He must increase but I must decrease
Last Friday the Church celebrated the Birth of John the Baptist – it purposely coincides with the decline in daylight hours after the summer solstice – to remind us of John’s words ‘He must increase but I must decrease.’ John’s clarion call of Repentance was taken up by Jesus and then handed on to both Peter and Paul. But do we really understand what Repentance means?
Repentance gets a bad press because we entangle it with sin (another word we often misunderstand). Repentance & Sin became synonymous partly due to preachers like our great 17th C Winslow Ancestor - Benjamin Keach. I love the ‘preaching oak’ in Little Horwood Lane and get a thrill each time I pass it whether it is authentic or not – public preaching was common. Unfortunately, the preaching of people like Benjamin became skewed creating a ‘fear’ based Gospel not unlike that of the many extremes encountered in protestant and catholic teaching.
Move a century on and a clearer understanding of repentance evolves, nurtured by people like John Wesley and the Methodist revival. It became known as the Great Awakening starting around the time of the conversion of George Whitfield in the 1730’s – and ending with William Wilberforce’s conversion in 1784 (both Anglicans incidentally). The Great Awakening is much more akin to the true meaning of Repentance, and I love this account of one Sampson Staniforth who had been inspired by the preaching of Wesley. He wrote the following words after the Battle of Dettingen in Austria around 1743:
From twelve at night till two it was my turn to stand sentinel at a dangerous post … As soon as I was alone, I kneeled down, and determined not to rise, but to continue crying and wrestling with God, till He had mercy on me. How long I was in that agony I cannot tell; but as I looked up to heaven I saw the clouds open exceeding bright, and I saw Jesus hanging on the cross. At the same moment these words were applied to my heart, “thy sins are forgiven thee.” My chains fell off; my heart was free. All guilt was gone, and my soul was filled with unutterable peace. I loved God and all mankind, and the fear of death and hell was vanished away. I was filled with wonder and astonishment.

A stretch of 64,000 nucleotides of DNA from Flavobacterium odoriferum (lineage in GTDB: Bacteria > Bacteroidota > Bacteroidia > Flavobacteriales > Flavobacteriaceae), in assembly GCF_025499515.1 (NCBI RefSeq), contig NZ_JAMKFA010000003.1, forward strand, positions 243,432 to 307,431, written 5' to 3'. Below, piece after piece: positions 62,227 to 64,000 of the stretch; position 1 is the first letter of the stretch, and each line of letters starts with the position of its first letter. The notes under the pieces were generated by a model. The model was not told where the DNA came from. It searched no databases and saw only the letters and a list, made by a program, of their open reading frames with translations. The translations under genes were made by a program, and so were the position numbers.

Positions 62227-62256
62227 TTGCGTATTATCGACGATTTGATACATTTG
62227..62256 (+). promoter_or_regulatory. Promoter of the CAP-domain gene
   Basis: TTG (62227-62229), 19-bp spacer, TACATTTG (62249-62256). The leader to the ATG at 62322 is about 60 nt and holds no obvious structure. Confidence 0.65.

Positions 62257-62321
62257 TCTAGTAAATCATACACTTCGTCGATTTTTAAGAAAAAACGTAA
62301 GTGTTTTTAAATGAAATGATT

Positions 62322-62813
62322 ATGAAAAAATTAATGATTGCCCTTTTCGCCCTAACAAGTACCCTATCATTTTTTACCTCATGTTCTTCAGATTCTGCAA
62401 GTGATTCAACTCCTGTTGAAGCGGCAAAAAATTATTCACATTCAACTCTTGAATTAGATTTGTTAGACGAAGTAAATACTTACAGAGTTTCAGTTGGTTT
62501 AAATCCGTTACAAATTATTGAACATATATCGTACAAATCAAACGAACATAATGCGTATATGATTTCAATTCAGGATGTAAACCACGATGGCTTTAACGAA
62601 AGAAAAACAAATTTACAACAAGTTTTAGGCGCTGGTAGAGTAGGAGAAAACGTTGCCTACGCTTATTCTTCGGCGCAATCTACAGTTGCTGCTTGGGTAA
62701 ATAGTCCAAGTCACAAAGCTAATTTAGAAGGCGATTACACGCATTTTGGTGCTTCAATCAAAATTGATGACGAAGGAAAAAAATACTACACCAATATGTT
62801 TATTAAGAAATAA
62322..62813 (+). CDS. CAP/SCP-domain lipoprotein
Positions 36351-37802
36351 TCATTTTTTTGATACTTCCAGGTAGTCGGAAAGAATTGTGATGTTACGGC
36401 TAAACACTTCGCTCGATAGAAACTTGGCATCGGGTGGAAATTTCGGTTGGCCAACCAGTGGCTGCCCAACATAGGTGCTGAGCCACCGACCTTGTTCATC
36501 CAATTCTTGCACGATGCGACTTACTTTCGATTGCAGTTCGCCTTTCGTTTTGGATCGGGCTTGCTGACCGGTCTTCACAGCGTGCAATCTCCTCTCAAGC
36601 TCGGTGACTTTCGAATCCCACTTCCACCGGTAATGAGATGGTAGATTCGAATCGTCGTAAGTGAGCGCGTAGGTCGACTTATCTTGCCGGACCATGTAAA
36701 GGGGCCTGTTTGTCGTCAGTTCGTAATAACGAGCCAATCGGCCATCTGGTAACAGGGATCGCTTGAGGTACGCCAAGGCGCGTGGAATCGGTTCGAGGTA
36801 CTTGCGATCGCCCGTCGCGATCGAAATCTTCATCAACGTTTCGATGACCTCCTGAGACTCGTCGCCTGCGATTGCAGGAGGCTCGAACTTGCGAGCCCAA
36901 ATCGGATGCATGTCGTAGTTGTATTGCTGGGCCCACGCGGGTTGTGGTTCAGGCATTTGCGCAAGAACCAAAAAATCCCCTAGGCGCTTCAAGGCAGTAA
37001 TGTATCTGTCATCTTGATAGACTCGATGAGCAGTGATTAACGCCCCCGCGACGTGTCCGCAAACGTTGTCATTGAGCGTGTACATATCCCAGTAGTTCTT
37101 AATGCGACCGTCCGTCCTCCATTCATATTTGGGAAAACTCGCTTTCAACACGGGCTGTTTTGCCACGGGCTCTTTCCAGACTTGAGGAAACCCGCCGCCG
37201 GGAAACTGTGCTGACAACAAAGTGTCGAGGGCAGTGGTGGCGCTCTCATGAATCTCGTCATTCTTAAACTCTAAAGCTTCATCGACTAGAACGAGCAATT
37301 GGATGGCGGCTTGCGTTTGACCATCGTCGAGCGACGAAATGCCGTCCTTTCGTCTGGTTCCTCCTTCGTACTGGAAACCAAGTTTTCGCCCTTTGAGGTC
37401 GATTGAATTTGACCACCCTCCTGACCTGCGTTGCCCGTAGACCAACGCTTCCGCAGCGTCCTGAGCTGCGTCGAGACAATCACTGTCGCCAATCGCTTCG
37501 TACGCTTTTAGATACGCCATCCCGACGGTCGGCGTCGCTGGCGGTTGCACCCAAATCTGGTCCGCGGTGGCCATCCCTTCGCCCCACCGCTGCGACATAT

He was quoting words from Wesley’s famous hymn ‘And Can It be’ which in turn was inspired by today’s reading in Acts. It parallels Wesley’s Conversion experience in the little Moravian chapel in Aldersgate Street in London. Conversion and the ‘Great Awakening’ are, therefore, much more akin to the original meaning of repentance. Richard Rohr says as much In one of his daily meditations from the Centre of Action and Contemplation:
salvation becomes not just something we believe, but something we begin to experience through the process of transformation through grace. Both Jesus and Paul were change agents. They were hated by their own groups precisely because they were constantly talking about change. The first thing Jesus said when he started preaching was,
“Repent, for the kingdom of heaven is at hand” (Matthew 4:17). The word usually translated as “repent” is the Greek word metanoia, which is surely best translated as “turn around your mind” or “change your thinking.” Most of us won’t move toward any new way of thinking or actual change until we’re forced to do so, which usually means some form of suffering or disturbance that upsets our habitual path.